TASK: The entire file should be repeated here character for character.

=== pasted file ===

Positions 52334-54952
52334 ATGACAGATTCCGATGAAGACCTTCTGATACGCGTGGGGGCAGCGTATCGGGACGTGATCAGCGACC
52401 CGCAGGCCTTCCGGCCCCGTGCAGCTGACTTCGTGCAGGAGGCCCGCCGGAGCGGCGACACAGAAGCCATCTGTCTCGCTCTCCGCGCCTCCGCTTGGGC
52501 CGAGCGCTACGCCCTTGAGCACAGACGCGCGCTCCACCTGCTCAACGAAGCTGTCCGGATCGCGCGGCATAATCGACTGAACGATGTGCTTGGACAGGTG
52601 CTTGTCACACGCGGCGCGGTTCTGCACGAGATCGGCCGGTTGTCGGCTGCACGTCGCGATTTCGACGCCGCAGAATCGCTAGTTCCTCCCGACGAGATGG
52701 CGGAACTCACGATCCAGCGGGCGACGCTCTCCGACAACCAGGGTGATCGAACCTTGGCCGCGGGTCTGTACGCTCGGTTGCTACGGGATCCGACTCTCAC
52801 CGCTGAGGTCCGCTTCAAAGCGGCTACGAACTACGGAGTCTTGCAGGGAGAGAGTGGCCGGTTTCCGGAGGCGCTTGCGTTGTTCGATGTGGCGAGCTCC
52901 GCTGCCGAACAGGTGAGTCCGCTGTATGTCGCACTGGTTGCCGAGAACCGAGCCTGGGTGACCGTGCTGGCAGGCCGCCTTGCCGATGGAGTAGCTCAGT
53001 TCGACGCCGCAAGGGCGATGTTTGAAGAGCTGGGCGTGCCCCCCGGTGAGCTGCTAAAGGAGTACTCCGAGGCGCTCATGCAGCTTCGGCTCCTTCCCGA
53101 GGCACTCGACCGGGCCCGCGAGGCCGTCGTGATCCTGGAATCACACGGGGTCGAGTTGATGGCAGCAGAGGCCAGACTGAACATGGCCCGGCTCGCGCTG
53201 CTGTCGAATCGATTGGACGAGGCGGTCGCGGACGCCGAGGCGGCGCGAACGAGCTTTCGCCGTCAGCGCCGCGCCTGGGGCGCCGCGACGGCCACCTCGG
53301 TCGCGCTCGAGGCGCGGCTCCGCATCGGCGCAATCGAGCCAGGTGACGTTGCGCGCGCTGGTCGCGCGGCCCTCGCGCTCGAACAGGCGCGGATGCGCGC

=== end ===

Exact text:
Positions 52334-54952
52334 ATGACAGATTCCGATGAAGACCTTCTGATACGCGTGGGGGCAGCGTATCGGGACGTGATCAGCGACC
52401 CGCAGGCCTTCCGGCCCCGTGCAGCTGACTTCGTGCAGGAGGCCCGCCGGAGCGGCGACACAGAAGCCATCTGTCTCGCTCTCCGCGCCTCCGCTTGGGC
52501 CGAGCGCTACGCCCTTGAGCACAGACGCGCGCTCCACCTGCTCAACGAAGCTGTCCGGATCGCGCGGCATAATCGACTGAACGATGTGCTTGGACAGGTG
52601 CTTGTCACACGCGGCGCGGTTCTGCACGAGATCGGCCGGTTGTCGGCTGCACGTCGCGATTTCGACGCCGCAGAATCGCTAGTTCCTCCCGACGAGATGG
52701 CGGAACTCACGATCCAGCGGGCGACGCTCTCCGACAACCAGGGTGATCGAACCTTGGCCGCGGGTCTGTACGCTCGGTTGCTACGGGATCCGACTCTCAC
52801 CGCTGAGGTCCGCTTCAAAGCGGCTACGAACTACGGAGTCTTGCAGGGAGAGAGTGGCCGGTTTCCGGAGGCGCTTGCGTTGTTCGATGTGGCGAGCTCC
52901 GCTGCCGAACAGGTGAGTCCGCTGTATGTCGCACTGGTTGCCGAGAACCGAGCCTGGGTGACCGTGCTGGCAGGCCGCCTTGCCGATGGAGTAGCTCAGT
53001 TCGACGCCGCAAGGGCGATGTTTGAAGAGCTGGGCGTGCCCCCCGGTGAGCTGCTAAAGGAGTACTCCGAGGCGCTCATGCAGCTTCGGCTCCTTCCCGA
53101 GGCACTCGACCGGGCCCGCGAGGCCGTCGTGATCCTGGAATCACACGGGGTCGAGTTGATGGCAGCAGAGGCCAGACTGAACATGGCCCGGCTCGCGCTG
53201 CTGTCGAATCGATTGGACGAGGCGGTCGCGGACGCCGAGGCGGCGCGAACGAGCTTTCGCCGTCAGCGCCGCGCCTGGGGCGCCGCGACGGCCACCTCGG
53301 TCGCGCTCGAGGCGCGGCTCCGCATCGGCGCAATCGAGCCAGGTGACGTTGCGCGCGCTGGTCGCGCGGCCCTCGCGCTCGAACAGGCGCGGATGCGCGC